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Reducing Patient Readmission Risk through Better Data Analytics

Readmission Risk-1



We’re all familiar with the “80/20 rule,” but in many cases this benchmark doesn’t go far enough. In healthcare, for instance, 5 percent of the U.S. patient population accounts for nearly half of overall costs. Some of this statistic is attributable to the sad reality that the sickest people require the most care. However, a meaningful share of expense concentration can be traced to frequent revisits and readmissions for conditions normally characterized as low or moderate risk. Medicare estimates its cost from the problem to be $26 billion, $17 billion of it avoidable.

The Affordable Care Act attempts to address this issue through the Hospital Readmissions Reduction Program (HRRP) by imposing penalties - in the form of lower Medicare reimbursements - on hospitals with high readmission rates. A Kaiser study found that HRRP penalties increased to 0.63% of reimbursements in 2018, up from 0.38% the prior year.

A recent ARGO white paper details healthcare technology that utilizes a data-driven readmission risk model that has delivered a 16% improvement for hospitals, compared with previous efforts to manage the process. Collaborating with Dr. Susan McBride of Texas Tech University, ARGO built a model incorporating 382 disease conditions, procedures and social factors, further honing its effectiveness by focusing on cases with moderate to low expectation of readmission.

The Elusive Leading Indicators

The healthcare technology tools available to providers today are reliant on existing segmented IT applications ranging from electronic medical records to add-on analytics to standalone case management platforms. These tools require significant time to gather information, toggling between applications and doubling or tripling documentation in the process. Obviously, this diverts resources from the true objective of delivering care.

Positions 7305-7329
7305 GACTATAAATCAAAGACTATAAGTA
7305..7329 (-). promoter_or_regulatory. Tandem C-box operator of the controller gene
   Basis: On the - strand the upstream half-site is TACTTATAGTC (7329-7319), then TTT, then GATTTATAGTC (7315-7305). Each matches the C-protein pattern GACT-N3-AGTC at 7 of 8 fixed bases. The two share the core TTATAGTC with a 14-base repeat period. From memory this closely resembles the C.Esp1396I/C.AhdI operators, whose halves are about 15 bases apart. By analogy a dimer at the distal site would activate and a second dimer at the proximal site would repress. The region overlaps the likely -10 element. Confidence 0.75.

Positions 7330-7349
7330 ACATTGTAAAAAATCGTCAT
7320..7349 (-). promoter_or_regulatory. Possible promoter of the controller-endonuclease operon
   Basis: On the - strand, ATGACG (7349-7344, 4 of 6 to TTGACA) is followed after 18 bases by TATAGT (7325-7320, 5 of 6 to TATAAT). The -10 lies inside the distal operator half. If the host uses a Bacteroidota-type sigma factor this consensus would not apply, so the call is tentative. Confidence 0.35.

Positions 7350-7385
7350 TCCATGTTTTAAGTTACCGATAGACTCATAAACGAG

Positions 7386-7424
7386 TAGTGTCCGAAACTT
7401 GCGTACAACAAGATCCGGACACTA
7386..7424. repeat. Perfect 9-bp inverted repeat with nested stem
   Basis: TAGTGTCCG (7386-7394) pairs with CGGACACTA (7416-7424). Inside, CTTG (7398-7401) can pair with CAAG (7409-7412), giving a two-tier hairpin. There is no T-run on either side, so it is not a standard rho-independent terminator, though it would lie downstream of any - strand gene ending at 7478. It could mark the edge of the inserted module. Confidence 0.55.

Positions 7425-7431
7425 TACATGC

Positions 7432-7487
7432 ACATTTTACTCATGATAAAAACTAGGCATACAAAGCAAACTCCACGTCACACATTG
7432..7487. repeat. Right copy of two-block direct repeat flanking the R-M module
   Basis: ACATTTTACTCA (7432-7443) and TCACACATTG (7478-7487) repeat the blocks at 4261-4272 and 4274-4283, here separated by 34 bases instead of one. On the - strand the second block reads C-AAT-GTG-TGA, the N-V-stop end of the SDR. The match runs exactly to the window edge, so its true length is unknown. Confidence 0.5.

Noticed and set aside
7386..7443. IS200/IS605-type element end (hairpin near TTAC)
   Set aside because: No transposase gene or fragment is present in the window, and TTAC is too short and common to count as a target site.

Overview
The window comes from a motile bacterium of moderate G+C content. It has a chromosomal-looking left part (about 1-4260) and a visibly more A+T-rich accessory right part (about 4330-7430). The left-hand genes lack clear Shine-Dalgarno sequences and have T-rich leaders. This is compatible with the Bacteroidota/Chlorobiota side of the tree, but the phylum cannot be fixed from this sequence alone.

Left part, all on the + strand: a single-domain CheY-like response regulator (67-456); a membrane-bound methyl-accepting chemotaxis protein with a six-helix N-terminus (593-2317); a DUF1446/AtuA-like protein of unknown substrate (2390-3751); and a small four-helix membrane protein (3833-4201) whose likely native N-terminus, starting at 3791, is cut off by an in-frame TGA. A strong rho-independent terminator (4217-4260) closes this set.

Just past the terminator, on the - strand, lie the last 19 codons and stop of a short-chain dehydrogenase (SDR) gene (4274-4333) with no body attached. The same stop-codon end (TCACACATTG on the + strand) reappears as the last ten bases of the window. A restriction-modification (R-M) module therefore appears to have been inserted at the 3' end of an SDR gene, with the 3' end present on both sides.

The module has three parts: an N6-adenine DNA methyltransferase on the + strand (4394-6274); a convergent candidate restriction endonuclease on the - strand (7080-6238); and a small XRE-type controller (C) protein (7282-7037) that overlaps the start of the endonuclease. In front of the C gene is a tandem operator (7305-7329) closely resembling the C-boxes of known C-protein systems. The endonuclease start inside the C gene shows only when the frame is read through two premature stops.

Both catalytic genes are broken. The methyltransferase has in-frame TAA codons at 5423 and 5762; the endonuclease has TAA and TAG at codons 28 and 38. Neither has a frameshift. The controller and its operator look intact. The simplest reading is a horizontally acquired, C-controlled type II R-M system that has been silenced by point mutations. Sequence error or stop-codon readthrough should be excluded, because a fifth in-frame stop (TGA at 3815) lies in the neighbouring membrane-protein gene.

Reducing readmissions requires planning and communication across the entire chain of a patient’s providers and caregivers. One major challenge is identifying patients in need of intensive discharge planning, or those who are at risk of poor transition of care and therefore susceptible to readmission. For example, in addition to fairly intuitive factors such as age, gender and socioeconomic status (based on ZIP code), the model incorporates key social and demographic factors including:

  • Discharge location (e.g., home routine, home healthcare, short term care, other)
  • Number of emergency visits in patient’s history
  • Number of inpatient visits in patient’s history

The model has considered a total of 2.52 million patient visits, far more than could be incorporated absent a robust healthcare technology management tool, and is continuously updated. One key to its effectiveness is limiting focus to unexpected readmissions; by excluding chronic conditions and known risky cases from the sample, greater success has been achieved identifying and mitigating addressable risk cases.

Formulas Aren’t Everything

Hopefully it goes without saying that healthcare decisions cannot be reduced solely to numbers. For example, caregivers purposely pursue early interventions with maternity patients in order to avoid preterm labor. Hospitals may also require frequent visits for patients with chronic illnesses in order to explore alternate medicines and treatment options. No one wants to dissuade such actions.

Hospitals anticipate multiple planned and unplanned visits from patients with known high revisit health conditions requiring repeated and intensive treatment. Because of the (presumably) unavoidable nature of these revisits, hospitals typically do not track readmission activity from these cohorts. While outside the scope of this exercise, such cases are candidates for future data analysis.

By using healthcare technology that leverages a robust model like the one developed by ARGO based on Dr. McBride’s research, hospitals can readily gain insight into patients with the highest readmission risk and the greatest care gaps. Healthcare organizations can then allocate resources to the appropriate patients, generating benefits for both patients and the bottom line. The HRRP is intended to deliver better health outcomes with the help of predictive algorithms, hospitals can avoid reimbursement penalties while also providing true value-based care. 

For more information download our white paper, "Using Analytics to Reduce Preventable Readmission Risk."

Download White Paper Using Analytics to Reduce  Preventable Readmission risk